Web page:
Iraqi detainees might have been going home to their families and saying, as German POWs did so many decades ago, that these American soldiers are for real, that they treated us humanely -- that maybe they mean what they say about liberation, not occupation. Instead, the United States is reduced to pleading that it's not as bad as al Qaeda...Who pays the price for the president's dishonesty? Soldiers such as Maj. Gen. Peter Chiarelli and his troops, who, as The Post's Scott Wilson reported last week, are out in Baghdad's slums, fighting insurgents one hour and fixing sewers the next. The prison scandal and the administration's failed response haven't doomed those efforts, but they've lengthened the odds. They've given aid and comfort to the enemy.Now, there are certainly legitimate moral and political reasons for outrage at the mistreatment of Iraqi prisoners by US troops. (The scale of the abuses, and the appropriate scale of the outrage, are more complicated questions, of course.) But it's absurd to suggest that Iraqis' opinions of the US or its occupation will be radically altered by this set of revelations. They are, after all, only the latest (and most credible) of a steady stream of allegations of American misconduct that opponents of the US occupation have been beaming at Iraqis since the military campaign began. And if Americans themselves--as Hiatt concedes--have been reacting largely according to their partisan predispositions, there's no reason to expect that Iraqis would do otherwise. Most likely, those Iraqis inclined to disapprove of the American presence will cite the graphic images of mistreatment as yet further justification for demanding an American withdrawal, while those who prefer a guiding hand through the Iraqi transition to a new government will accept American claims that the misdeeds were isolated, atypical, and ultimately forgivable.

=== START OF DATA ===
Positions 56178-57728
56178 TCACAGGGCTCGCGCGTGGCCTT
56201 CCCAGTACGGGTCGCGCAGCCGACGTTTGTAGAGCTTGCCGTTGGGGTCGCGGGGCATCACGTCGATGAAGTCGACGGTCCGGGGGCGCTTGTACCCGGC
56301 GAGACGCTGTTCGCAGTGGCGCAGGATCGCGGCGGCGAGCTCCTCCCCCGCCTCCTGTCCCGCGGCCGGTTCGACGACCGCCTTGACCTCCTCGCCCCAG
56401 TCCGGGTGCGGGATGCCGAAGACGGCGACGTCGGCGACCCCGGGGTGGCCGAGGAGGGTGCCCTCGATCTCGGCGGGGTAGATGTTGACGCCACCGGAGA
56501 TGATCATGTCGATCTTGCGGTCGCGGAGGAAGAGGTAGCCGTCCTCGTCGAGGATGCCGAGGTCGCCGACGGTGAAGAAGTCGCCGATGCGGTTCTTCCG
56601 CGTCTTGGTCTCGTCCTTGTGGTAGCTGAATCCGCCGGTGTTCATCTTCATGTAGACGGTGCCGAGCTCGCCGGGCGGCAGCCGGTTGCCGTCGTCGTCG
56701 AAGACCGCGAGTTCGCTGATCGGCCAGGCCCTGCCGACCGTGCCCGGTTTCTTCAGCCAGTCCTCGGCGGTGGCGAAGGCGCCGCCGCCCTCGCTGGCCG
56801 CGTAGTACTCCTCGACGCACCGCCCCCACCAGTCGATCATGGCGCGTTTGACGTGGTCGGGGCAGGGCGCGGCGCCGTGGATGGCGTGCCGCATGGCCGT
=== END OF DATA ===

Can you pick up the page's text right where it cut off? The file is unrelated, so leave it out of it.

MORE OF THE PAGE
But then, Fred Hiatt doesn't need a practical justification for preferring that the Bush administration had "embraced the heroes such as Spec. Joseph Darby, who sounded the alarm[,]....apologized to the people of Iraq, appointed an investigator from outside the chain of command, pledged to abide by the Geneva Conventions." Even if it could be proven that these actions would have had absolutely no effect on Iraqis, Hiatt would surely have recommended them as morally obligatory and politically appropriate. Likewise, if Jeffrey Goldberg could be convinced that the occupation and the settlers were not long-term threats to Israel's safety, he would almost certainly advocate ending the former and removing the latter, for moral and political reasons. The assertions by these writers that their preferred political paths are in fact practically necessary therefore deserve to be taken with at least a grain of salt.
As a final example, consider the "neocons" who argue that the Middle East must be democratized--at the point of a gun, if necessary--if America is to be protected from the threat of radical Islamist terrorism. The problem with this argument is that many of these same neoconservatives were advocating an aggressive, democratizing American foreign policy long before the Islamist terrorist threat became a matter of serious concern. At least some of them, it is clear, would be proposing American initiatives to undermine and then democratize authoritarian Middle Eastern regimes, even if there were no Al Qaida. Hence, while it's easy to sympathize with their enthusiasm for dispatching odious despots, their assertions about the insufficiency of less aggressive alternatives should nevertheless be viewed with a certain amount of skepticism.